Eight Cybersecurity Predictions and Recommendations for 2017

January 19, 2017
Ryan Kalember

Our Proofpoint Threat Operations Center recently published its 2017 security predictions. In that report, we explained what we think the cyber threat landscape will look like in 2017 and how it might differ from previous years. In this post, I’d like to follow up with some practical advice on what to do about it.

Most cyber attacks of note in 2016 started the same way. Small or large, simple or sophisticated, cyber crime or state-sponsored espionage, they all targeted people. Here are some of the ways we think they’ll target people in 2017—and how you can protect them.

Join us on Tuesday, January 24, 2017 at 10 a.m. PT/1 p.m. ET for a 2017 Cybersecurity Predictions webinar.

1. Advanced threats will turn down the volume—but turn up the sophistication

Attackers work relentlessly to exploit the email communication channel because we depend on it so much. For example, attackers bombarded organizations in 2016 with Locky ransomware email campaigns. They targeted hundreds of millions of victims around the world and reaped millions in ransom.

But in 2017, small will be the new big. Attackers will return to smaller, more targeted sophisticated campaigns to send malware through email. High-volume email campaigns, when they occur, will be reserved mainly for less advanced malware.

Recommendation: As advanced attackers make this shift, work with a security vendor that has rich attack intelligence. This intel should span geographies, industries and attack groups. Use security solutions that combine static and dynamic techniques to detect new attack tools, tactics, and targets. And be sure the solution can learn from each attack to make the next one easier to catch. 

2. Malicious email macros finally run out of gas

By April, document attachments embedded with malicious macros will grow less and less effective for email attacks. But cyber criminals won’t sit still. They’ll improve their spear-phishing techniques and turn to automation to fuel large-scale personalized campaigns. The result: more personal details that help boost the credibility of phishing emails and persuade victims to click.

Recommendation: Take a two-pronged strategy to stop email-based attacks. First, invest in solutions that effectively reduce the number of inbound malicious messages, whether they contain malware, phish credentials, or simply try to socially engineer the recipient into taking an action. A truly effective solution should also alert your organization to any malicious messages that have been delivered to a potentially vulnerable user. And second, develop a plan to enable your sec ops/incident response (IR) teams to assess the actions that user accounts take when they are compromised by malware free attacks like credential phishing.  

3. Exploit kits will give way to “human kits”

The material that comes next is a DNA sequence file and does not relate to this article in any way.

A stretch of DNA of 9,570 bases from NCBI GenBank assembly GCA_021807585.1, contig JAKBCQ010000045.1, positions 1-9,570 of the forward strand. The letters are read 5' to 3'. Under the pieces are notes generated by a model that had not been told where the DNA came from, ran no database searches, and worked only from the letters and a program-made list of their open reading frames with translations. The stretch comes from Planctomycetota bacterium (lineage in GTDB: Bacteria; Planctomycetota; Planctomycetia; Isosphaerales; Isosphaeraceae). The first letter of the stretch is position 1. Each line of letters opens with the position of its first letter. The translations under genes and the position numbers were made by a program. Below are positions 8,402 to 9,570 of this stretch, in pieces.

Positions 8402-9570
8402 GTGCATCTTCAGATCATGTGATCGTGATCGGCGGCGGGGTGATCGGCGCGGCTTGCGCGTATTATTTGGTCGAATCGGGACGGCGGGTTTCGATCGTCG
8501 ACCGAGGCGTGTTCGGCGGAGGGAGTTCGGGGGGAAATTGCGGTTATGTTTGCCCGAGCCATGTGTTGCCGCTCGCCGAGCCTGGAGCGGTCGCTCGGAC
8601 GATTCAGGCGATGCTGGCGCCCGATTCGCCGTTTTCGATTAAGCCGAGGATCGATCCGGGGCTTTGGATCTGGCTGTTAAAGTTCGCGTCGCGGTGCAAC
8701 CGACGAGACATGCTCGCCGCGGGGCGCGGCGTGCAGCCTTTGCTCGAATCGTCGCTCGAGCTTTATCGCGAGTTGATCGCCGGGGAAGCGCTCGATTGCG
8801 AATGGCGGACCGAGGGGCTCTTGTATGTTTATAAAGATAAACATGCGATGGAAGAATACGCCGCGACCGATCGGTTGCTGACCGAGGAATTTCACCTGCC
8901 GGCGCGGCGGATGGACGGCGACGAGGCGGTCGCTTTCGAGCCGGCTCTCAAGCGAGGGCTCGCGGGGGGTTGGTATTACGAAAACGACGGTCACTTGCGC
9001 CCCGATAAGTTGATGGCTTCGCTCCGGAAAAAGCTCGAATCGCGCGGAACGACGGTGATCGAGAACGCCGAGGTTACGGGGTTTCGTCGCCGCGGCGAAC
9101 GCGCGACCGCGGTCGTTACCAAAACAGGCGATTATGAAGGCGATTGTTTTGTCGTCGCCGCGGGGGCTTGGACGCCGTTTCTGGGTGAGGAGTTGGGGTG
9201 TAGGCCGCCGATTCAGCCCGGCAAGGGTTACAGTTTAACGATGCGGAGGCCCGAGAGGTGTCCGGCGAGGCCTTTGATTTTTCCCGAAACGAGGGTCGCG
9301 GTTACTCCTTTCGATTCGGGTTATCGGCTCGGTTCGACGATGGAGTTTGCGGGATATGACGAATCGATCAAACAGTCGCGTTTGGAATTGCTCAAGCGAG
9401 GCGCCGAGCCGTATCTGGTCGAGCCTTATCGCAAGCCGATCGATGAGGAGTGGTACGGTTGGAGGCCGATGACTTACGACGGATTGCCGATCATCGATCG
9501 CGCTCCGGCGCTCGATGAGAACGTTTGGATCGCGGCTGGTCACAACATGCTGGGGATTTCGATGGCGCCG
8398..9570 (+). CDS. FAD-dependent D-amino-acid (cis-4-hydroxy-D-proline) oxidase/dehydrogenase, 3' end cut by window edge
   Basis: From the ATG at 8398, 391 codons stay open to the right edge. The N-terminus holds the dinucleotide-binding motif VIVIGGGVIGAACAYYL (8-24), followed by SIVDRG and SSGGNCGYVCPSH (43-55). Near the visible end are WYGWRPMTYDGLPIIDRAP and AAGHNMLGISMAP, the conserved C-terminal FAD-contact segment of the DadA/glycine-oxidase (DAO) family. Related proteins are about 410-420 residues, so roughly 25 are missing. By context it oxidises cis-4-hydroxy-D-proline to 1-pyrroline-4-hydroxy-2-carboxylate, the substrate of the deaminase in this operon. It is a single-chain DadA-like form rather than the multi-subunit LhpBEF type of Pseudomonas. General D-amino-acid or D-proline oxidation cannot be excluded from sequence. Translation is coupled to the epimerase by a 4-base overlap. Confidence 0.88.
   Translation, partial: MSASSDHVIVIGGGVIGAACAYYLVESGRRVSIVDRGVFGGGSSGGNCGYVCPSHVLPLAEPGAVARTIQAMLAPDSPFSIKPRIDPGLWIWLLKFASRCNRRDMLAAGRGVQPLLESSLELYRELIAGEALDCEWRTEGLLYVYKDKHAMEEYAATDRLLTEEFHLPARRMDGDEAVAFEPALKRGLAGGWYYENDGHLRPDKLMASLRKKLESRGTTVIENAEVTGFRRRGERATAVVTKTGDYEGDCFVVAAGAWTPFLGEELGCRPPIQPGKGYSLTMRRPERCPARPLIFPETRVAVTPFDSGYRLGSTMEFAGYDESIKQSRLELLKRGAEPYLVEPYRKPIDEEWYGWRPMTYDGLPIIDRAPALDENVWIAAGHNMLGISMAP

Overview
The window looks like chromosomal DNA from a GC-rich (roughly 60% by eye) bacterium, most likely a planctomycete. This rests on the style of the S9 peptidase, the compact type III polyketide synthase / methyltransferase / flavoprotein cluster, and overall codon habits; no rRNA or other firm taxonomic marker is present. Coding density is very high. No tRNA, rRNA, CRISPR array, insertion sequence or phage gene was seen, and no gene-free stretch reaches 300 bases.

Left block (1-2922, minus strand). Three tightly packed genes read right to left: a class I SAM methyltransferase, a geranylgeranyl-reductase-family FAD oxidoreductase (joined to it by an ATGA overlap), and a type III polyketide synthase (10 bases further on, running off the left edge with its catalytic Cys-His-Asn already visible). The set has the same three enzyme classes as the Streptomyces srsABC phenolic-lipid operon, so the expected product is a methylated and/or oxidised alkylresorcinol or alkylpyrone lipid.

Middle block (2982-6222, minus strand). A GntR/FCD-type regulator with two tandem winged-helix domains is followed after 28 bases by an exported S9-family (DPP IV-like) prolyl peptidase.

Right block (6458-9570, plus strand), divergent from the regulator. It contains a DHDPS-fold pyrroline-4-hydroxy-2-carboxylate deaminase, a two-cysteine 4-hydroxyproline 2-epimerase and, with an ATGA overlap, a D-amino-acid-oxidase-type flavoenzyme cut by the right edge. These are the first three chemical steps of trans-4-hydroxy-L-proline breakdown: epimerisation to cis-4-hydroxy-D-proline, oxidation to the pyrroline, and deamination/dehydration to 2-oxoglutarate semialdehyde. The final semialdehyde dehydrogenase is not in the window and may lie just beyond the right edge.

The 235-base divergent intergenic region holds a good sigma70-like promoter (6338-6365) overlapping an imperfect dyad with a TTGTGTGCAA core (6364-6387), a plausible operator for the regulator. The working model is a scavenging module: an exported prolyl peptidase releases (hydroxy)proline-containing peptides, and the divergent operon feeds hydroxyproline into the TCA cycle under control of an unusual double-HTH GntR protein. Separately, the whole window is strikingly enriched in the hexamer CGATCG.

Disclosed vulnerabilities and the exploits that target them will wane, thanks to two related trends. First, browsers and operating systems will grow more secure. At the same time, organizations will become more aware about security flaws and more disciplined about patching them.

That means big changes for the business of exploit kits. These off-the-shelf attack tools have made it easy for attackers to cash in on newly revealed software and hardware vulnerabilities. To stay effective in 2017, exploit kits will get a lot more personal. Rather than relying solely on technical flaws, they’ll lean heavily on social engineering, tricking users into infecting their own machines.

Recommendation: Create employee awareness programs and deploy an advanced email security solution, as email is likely to remain the vector of choice for “human kits”. To reduce human error, adopt solutions that can identify and quarantine spear-phishing emails before they ever reach employees’ inbox. Expand your visibility into potential social engineering vectors by examining your organization’s social media presences and your users’ mobile app usage. In addition, factor social engineering more heavily into your threat modeling.

4. Business email compromise (BEC) attacks will continue to evolve, and big losses will continue

Business email compromise (BEC) scams have resulted in more than $3 billion in losses and counting. Unlike most email threats, they do not feature malware and are sent in very low volumes. Their main goal: to trick users into wiring money or sending confidential data to criminals posing as a top executive, partner or vendor.

Total BEC losses will increase. But we expect fewer instances of big-dollar losses as businesses improve their fiscal controls and other processes.

Recommendation: Invest in a security solution that can classify email dynamically, not just by static rules. Build BEC-aware policies—similar to what you should already be doing for spam email. Be sure your people understand the value of the information they process and are aware of email attack tactics and dangers.

5. Social media “angler phishing” will be fully automated

We’ve discussed “angler phishing,” in which attackers create fake customer-support accounts on social media to prey on customers looking for help. These accounts redirect customers to a phony customer-support page where they can steal their login credentials.